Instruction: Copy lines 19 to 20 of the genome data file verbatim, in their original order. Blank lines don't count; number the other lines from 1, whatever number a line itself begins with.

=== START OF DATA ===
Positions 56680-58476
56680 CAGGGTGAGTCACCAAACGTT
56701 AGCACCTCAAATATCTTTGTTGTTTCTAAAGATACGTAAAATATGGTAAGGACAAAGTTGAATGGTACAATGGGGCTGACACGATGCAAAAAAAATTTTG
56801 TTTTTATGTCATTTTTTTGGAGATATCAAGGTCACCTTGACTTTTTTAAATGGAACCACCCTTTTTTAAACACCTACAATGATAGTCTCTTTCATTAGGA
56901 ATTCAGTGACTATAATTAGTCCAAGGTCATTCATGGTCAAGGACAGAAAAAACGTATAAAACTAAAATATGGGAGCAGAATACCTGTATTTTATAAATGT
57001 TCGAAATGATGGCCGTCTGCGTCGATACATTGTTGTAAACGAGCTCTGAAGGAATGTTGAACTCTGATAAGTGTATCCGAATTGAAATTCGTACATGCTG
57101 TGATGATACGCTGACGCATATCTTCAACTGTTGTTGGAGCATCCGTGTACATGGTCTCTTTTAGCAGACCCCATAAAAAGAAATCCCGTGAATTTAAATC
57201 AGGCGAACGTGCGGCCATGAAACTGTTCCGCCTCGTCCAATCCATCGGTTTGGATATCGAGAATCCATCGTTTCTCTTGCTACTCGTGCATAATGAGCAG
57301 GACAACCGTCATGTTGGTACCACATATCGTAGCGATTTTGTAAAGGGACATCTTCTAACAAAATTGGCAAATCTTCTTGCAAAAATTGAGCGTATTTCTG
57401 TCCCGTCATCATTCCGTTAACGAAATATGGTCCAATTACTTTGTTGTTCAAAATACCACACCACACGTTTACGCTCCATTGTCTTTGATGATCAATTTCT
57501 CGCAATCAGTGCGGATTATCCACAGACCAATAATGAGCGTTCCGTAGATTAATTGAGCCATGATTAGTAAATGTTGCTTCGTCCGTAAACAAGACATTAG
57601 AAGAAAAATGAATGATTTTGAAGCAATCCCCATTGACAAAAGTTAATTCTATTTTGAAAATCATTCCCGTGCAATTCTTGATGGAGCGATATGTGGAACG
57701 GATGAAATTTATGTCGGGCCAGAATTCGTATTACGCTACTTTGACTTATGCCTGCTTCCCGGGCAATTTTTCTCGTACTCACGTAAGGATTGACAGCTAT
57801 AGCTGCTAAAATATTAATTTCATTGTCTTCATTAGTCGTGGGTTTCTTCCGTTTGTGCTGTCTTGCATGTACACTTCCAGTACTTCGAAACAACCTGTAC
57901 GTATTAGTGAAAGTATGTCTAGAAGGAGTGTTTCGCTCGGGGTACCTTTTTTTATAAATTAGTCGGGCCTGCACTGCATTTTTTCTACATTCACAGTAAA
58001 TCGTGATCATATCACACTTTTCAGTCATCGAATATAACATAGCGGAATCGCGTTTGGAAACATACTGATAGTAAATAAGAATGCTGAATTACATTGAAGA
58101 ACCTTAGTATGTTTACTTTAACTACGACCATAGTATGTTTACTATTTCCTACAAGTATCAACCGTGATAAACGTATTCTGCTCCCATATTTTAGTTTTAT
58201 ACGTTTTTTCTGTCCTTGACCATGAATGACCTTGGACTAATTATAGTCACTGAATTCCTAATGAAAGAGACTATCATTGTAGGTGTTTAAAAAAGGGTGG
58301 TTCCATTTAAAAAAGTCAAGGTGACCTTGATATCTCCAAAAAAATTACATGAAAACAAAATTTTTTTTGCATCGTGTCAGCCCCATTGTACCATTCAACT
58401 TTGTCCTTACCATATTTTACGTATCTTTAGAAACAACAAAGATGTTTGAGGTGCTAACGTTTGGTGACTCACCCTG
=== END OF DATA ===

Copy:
58301 TTCCATTTAAAAAAGTCAAGGTGACCTTGATATCTCCAAAAAAATTACATGAAAACAAAATTTTTTTTGCATCGTGTCAGCCCCATTGTACCATTCAACT
58401 TTGTCCTTACCATATTTTACGTATCTTTAGAAACAACAAAGATGTTTGAGGTGCTAACGTTTGGTGACTCACCCTG